Location

Yuma Territorial Prison Locator Map

Elevation 120 feet   Fees

Contact the Park:
(928) 783-4771
Yuma Territorial Prison
1 Prison Hill Road
Yuma, AZ 85364

Facilities

Visitor Center Restrooms Gift Shop Museum Picnic Areas/Shelters

Nearest Services: 1 mile

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511 Speed Code

511 logo

Park's Speed Code: 4252#

Fees

Park Entrance Fees:
Adult (14+): $6.00
Youth (7–13): $3.00
Child (0–6): FREE

Fee Schedule

Friends Group

Chain Gang for Yuma Territorial Prison

Yuma Territorial Prison State Historic Park

Park Hours

The park is open daily from 9 am to 5 pm until May 31, 2014.

From June 1 to Sept. 30, 2014 the park is open 9 am to 5 pm Thursday through Monday (closed Tues. & Wednesday). The park will also be closed for maintenance from Aug. 2 – 17, 2014.


Introductory Park Video

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About the Park


Archway to the cells at Yuma Terrirtorial Prison State Historic Park.

On July 1, 1876, the first seven inmates entered the Territorial Prison at Yuma and were locked into the new cells they had built themselves. At Yuma Territorial Prison State Historic Park walk through the actual strap iron cells and solitary chamber of Arizona Territory’s first prison. Now a museum, the building houses photographs and colorful exhibits of those who once “involuntarily” stayed there and the prison life they had to endure. A total of 3,069 prisoners, including 29 women, lived within the walls during the prison’s 33 years of operation.

Despite an infamous reputation, written evidence indicates that the prison was humanely administered, and was a model institution for its time. The only punishments were the dark cells for inmates who broke prison regulations, and the ball and chain for those who tried to escape. Come experience this fascinating slice of Arizona history. The park offers a museum with exhibits, a gift shop, video presentation, picnic area, and restrooms.

Prison Life

A total of 3,069 prisoners, including 29 women, lived within these walls during the prison's thirty-three years of operation. Their crimes ranged from murder to polygamy, with grand larceny being the most common. A majority served only portions of their sentences due to the ease with which paroles and pardons were obtained. One hundred eleven persons died while serving their sentences, most from tuberculosis, which was common throughout the territory. Of the many prisoners who attempted escape, twenty-six were successful, but only two were from within the prison confines. No executions took place at the prison because capital punishment was administered by the county government.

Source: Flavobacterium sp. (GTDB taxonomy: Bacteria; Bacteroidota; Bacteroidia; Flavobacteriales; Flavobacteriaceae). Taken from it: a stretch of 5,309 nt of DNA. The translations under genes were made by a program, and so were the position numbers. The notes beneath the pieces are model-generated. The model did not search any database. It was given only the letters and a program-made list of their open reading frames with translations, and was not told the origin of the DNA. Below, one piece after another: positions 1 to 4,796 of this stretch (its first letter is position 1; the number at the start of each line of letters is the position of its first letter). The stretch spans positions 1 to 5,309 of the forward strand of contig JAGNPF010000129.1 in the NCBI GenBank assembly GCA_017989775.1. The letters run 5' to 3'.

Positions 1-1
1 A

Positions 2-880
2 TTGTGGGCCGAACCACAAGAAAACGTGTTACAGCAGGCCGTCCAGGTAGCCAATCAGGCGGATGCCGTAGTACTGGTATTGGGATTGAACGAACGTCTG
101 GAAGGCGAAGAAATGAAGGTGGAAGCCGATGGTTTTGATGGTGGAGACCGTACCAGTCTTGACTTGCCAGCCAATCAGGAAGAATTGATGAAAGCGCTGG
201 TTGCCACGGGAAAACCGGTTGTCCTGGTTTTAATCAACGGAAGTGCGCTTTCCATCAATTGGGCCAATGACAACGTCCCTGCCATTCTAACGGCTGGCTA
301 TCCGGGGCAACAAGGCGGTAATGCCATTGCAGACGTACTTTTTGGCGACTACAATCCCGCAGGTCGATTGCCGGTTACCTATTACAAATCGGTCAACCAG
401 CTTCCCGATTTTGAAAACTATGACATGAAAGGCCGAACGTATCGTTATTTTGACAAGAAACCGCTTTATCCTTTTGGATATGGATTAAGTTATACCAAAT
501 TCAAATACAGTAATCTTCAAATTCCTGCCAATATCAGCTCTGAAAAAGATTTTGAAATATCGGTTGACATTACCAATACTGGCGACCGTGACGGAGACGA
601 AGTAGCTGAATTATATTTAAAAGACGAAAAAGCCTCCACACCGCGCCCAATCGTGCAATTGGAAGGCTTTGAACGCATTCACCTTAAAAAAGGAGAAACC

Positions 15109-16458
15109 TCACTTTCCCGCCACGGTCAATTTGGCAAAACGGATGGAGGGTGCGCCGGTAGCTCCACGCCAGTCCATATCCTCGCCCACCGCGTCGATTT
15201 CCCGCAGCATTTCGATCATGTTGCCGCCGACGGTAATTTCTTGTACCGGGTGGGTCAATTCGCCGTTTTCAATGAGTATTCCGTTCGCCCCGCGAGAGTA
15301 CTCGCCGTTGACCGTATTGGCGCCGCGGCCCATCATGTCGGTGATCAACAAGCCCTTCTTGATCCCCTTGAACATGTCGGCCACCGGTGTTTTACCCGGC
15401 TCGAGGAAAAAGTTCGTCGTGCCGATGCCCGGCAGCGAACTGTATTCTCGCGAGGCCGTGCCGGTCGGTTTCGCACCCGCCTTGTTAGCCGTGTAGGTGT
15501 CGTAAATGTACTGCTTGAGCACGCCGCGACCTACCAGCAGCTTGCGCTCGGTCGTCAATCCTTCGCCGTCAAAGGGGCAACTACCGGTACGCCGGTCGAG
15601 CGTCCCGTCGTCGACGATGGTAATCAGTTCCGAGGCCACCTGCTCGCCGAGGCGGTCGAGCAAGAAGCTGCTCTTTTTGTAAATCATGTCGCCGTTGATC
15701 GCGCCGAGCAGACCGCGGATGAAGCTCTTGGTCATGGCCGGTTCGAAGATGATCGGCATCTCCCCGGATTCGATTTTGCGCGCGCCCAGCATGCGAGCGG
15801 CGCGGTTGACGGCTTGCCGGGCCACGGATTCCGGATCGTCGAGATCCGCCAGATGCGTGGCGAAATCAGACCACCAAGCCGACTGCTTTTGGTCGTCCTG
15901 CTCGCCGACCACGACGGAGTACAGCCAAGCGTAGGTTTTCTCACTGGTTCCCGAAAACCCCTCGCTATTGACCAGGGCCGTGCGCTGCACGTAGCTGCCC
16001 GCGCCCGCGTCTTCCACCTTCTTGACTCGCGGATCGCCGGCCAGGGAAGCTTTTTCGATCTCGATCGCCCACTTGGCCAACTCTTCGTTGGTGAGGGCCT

Written evidence indicates that the prison was humanely administered, and was a model institution for its time. The only punishments were the dark cells for inmates who broke prison regulations, and the ball and chain for those who tried to escape. During their free time, prisoners hand-crafted many items. Those items were sold at public bazaars held at the prison on Sundays after church services. Prisoners also had regular medical attention, and access to a good hospital.

Schooling was available for convicts, and many learned to read and write in prison. The prison housed one of the first "public" libraries in the territory, and the fee charged to visitors for a tour of the institution was used to purchase books. One of the early electrical generating plants in the West furnished power for lights and ran a ventilation system in the cellblock.

By 1907, the prison was severely overcrowded, and there was no room on Prison Hill for expansion. The convicts constructed a new facility in Florence, Arizona. The last prisoner left Yuma on September 15, 1909.

The Yuma Union High School occupied the buildings from 1910 to 1914. Empty cells provided free lodging for hobos riding the freights in the 1920s, and sheltered many homeless families during the Depression. Townspeople considered the complex a source for free building materials. This, plus fires, weathering, and railroad construction, destroyed the prison walls and all buildings except the cells, main gate and guard tower; but these provide a glimpse of convict life a century ago.

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